Reflections on Design Thinking: a conversation with Sheena OhUiginn and Anmol Kumar

As budding Service Designers, coming together with this diverse group for three days of collaboration and problem solving was an incredible way to kick off our studies. After a few days of reading and reflecting, two of us sat down to discuss the experience and share our thoughts… 

Anmol: What an amazing and intensive master class! 

Sheena: Agreed, I’m looking forward to discussing this with you! Let’s start broad – What was your biggest “lightbulb moment” from our Design Thinking contact sessions? Did anything inspire or surprise you?

Anmol: It really surprised me how much human psychology plays a role in not only designing something aimed at end-users but also in the amount of psychological aspects that are important when designing a team and considering the personality dynamics among team members.

Sheena: Absolutely. I thought it was really interesting how certain activities and models are designed to help limit any hierarchy or otherwise change the dynamics to encourage contributions from everyone. For example, the Idea Hitlist activity really fostered empathy and compromise within our group. 

Anmol: Indeed! All the group work helped us get to know each other and work as a team.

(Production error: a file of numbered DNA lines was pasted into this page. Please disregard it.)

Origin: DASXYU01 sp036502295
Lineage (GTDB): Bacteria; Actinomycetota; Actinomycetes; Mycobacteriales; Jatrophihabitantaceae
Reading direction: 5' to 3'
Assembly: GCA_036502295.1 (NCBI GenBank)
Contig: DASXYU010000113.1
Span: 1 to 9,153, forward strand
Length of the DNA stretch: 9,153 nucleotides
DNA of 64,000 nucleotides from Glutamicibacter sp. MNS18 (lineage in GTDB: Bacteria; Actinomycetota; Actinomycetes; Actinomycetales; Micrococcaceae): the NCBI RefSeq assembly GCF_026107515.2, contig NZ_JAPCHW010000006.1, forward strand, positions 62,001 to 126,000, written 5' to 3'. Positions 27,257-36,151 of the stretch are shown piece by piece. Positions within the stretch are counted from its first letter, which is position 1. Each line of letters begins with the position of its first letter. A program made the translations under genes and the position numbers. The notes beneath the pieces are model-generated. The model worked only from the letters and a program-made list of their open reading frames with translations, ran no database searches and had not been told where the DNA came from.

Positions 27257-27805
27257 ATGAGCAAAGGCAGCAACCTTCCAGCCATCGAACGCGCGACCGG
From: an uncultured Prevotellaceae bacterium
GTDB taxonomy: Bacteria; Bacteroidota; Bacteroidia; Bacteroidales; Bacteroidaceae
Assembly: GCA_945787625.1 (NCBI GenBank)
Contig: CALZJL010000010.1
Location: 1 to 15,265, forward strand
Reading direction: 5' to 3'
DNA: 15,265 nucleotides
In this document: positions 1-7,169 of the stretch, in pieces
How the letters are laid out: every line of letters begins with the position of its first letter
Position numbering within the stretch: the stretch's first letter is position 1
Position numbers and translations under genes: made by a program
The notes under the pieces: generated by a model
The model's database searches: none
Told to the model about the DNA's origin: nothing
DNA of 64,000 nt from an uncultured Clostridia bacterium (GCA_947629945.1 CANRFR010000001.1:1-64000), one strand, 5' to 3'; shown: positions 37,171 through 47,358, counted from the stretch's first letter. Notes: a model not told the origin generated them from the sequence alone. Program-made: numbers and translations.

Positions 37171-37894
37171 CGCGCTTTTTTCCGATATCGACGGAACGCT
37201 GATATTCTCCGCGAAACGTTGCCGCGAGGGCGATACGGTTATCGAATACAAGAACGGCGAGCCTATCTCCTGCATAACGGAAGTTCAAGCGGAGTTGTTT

Sheena: The workshop put us into groups and had us work together to identify a problem, conduct some research on campus, and begin prototyping our solution, leveraging the Mindshake Evolution 62 model. What did you learn most from our group and how can you see this informing your future approaches to Service Innovation and Design?

Mindshake design thinking model

Anmol: This was a great way to put knowledge into practice. It was quite fascinating to go through each step of the service design processes. With so little time, we came up with great ideas as well as rapid prototypes. I would definitely implement these steps in my future projects. 

How would you suggest that service design be integrated in current business models?

Sheena: Oh good question. I really do believe that Design Thinking is steadily becoming the most effective driver of business innovation and that the best way to integrate Service Design is by embracing the mindset. A lot of what has been taught in business schools hasn’t changed in over 30 years and is really rooted in a distorted concept of value. 

One of the books in Laurea’s ebook Library, Design Thinking for Strategic Innovation by Idris Mootee discusses this really clearly. Montee posits that “more than 80 percent of our management tools, systems, and techniques are for value-capture efforts, not for value creation” (Mootee, 2013, 59). What I think he means here is that we’ve been totally preoccupied with consistency and predictability and in doing so we’ve dampened our ability to innovate. 

Anmol: One of the best ways to move past the obvious is to conduct interviews. I will be going to focus more on collecting field data from end-users to further polish my prototyping. As rightly conceptualized, “Service designing is a constantly evolving process” (Brown, 2008) and end-users input is a key factor in improving design.

“Faces of creativity” Drawing of Sheena and Anmol